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RE: [ontac-forum] faceted classification like UDEF?

To: "ONTAC-WG General Discussion" <ontac-forum@xxxxxxxxxxxxxx>
Cc: wtd@xxxxxxxxx, protege-owl@xxxxxxxxxxxxxxxx
From: "Paul S Prueitt" <psp@xxxxxxxxxxxxxxxxxx>
Date: Sun, 11 Dec 2005 11:03:27 -0700
Message-id: <CBEELNOPAHIKDGBGICBGCEKAGPAA.psp@xxxxxxxxxxxxxxxxxx>
cc Protege OWL forum
I posted your note "from a library scientist" at
just because the ability to edit and formate is nicer (when done by hand - as I do).  And other forums can make references to this discussion.
Specifically we feel that your point was that,  as you said:
There is little or no need to deal with the complications inherent in organizing the world of knowledge, and the system can be as precise as necessary to do what is needed.
<end Quote>
Our recent discussion at ONTAC has been about the new Mitre report..
In conjection iwth this discussion, I made reference to a US (World) Customs' Harmonized Tariff Schedule as being organized into ten (large) trees...  and having some type of non-standand association between elements across the trees.  Facits is a good name of these associations - which tend to be interpretive and related to function of something.  Thus facits allow a real time change of context. 
So specifically, the notion of facit comes up in the library science (infromation classification) domain precisely in those areas that are not formalizable to the extent that the supporters of First Order Logics Over Everything , FOL-OE   : ) ,   would wish.  (I hope I have said this properly.)  As most know, I am taking the position that logic should be standardized separately from well organized controlled vocabulary.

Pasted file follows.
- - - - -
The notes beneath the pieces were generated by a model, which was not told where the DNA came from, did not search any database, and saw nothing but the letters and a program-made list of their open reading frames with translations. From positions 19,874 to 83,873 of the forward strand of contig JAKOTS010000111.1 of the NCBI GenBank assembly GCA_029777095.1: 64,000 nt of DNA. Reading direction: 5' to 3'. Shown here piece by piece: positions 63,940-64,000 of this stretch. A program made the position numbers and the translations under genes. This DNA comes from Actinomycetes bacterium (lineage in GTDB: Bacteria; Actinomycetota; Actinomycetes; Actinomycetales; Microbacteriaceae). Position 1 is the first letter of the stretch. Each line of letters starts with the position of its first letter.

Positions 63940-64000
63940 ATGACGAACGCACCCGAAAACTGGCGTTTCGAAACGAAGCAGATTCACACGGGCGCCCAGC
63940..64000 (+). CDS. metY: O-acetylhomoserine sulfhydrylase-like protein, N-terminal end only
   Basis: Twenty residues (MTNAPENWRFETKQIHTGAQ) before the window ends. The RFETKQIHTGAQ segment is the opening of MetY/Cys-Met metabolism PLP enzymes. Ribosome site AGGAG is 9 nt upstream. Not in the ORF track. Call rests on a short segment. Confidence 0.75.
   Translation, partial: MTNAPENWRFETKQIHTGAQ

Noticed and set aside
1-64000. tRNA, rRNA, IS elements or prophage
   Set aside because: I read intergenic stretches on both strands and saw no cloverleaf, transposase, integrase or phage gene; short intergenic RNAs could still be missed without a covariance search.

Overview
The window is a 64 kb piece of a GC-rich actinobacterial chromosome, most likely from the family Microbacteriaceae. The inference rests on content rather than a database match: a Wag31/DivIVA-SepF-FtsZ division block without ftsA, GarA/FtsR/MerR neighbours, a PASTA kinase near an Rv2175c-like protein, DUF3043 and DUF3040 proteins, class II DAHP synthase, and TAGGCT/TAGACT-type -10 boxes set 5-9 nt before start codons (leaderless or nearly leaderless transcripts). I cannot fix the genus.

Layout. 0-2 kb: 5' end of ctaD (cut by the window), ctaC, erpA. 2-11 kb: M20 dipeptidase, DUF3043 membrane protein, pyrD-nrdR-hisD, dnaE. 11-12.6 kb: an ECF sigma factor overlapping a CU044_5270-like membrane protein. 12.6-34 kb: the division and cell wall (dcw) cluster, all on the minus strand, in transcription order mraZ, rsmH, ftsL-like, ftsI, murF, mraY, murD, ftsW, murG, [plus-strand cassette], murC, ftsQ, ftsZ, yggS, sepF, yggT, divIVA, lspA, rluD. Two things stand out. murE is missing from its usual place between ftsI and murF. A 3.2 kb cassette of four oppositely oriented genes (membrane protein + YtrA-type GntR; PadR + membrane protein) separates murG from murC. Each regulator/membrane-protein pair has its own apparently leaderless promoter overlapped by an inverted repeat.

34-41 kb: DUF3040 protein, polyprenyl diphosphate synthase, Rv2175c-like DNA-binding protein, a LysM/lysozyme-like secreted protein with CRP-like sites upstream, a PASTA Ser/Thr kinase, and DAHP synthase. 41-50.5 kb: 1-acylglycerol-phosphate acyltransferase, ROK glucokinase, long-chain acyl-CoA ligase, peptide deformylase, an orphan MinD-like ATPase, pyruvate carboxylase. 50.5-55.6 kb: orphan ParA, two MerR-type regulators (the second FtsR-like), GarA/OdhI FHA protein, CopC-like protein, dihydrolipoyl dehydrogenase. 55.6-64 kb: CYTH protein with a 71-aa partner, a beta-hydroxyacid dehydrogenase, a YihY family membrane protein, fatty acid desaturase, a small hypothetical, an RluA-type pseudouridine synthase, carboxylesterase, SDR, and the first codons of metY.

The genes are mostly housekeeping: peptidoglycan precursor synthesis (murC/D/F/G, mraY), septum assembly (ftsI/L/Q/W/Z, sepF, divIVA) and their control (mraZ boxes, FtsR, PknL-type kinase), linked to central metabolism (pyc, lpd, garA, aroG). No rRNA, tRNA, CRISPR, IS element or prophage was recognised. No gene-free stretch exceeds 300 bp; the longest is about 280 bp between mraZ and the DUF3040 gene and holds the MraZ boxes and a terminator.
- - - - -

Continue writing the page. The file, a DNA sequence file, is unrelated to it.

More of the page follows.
Logic over UDEF is desired, with exceptions were there would be a facit.  Right?
the author, William Denton said (quoting Barbara Kwasnick)
"notion of facets rests on the belief that there is more than one way to view the world, and that even those classifications that are viewed as stable are in fact provisional and dynamic. The challenge is to build classifications that are flexible and can accommodate new phenomena."
and again
"Kwasnick (1999) identifies four classificatory structures: hierarchies, trees, paradigms, and facets. When one of the first three works, use it. If some other organizing principle, such as a timeline or ordering by size, works, use it. The design of the classification must follow its purpose, and different things can be classified in different ways for different purposes, requiring different structures. If the others are insufficient, look to facets. "
This is precisely what has occured with the Harmonized Tariff Schedule.
I do not know if the Protege notion of facit follows this kind of paradigm?
Does anyone in that forum know?  I will post the answer(s) at

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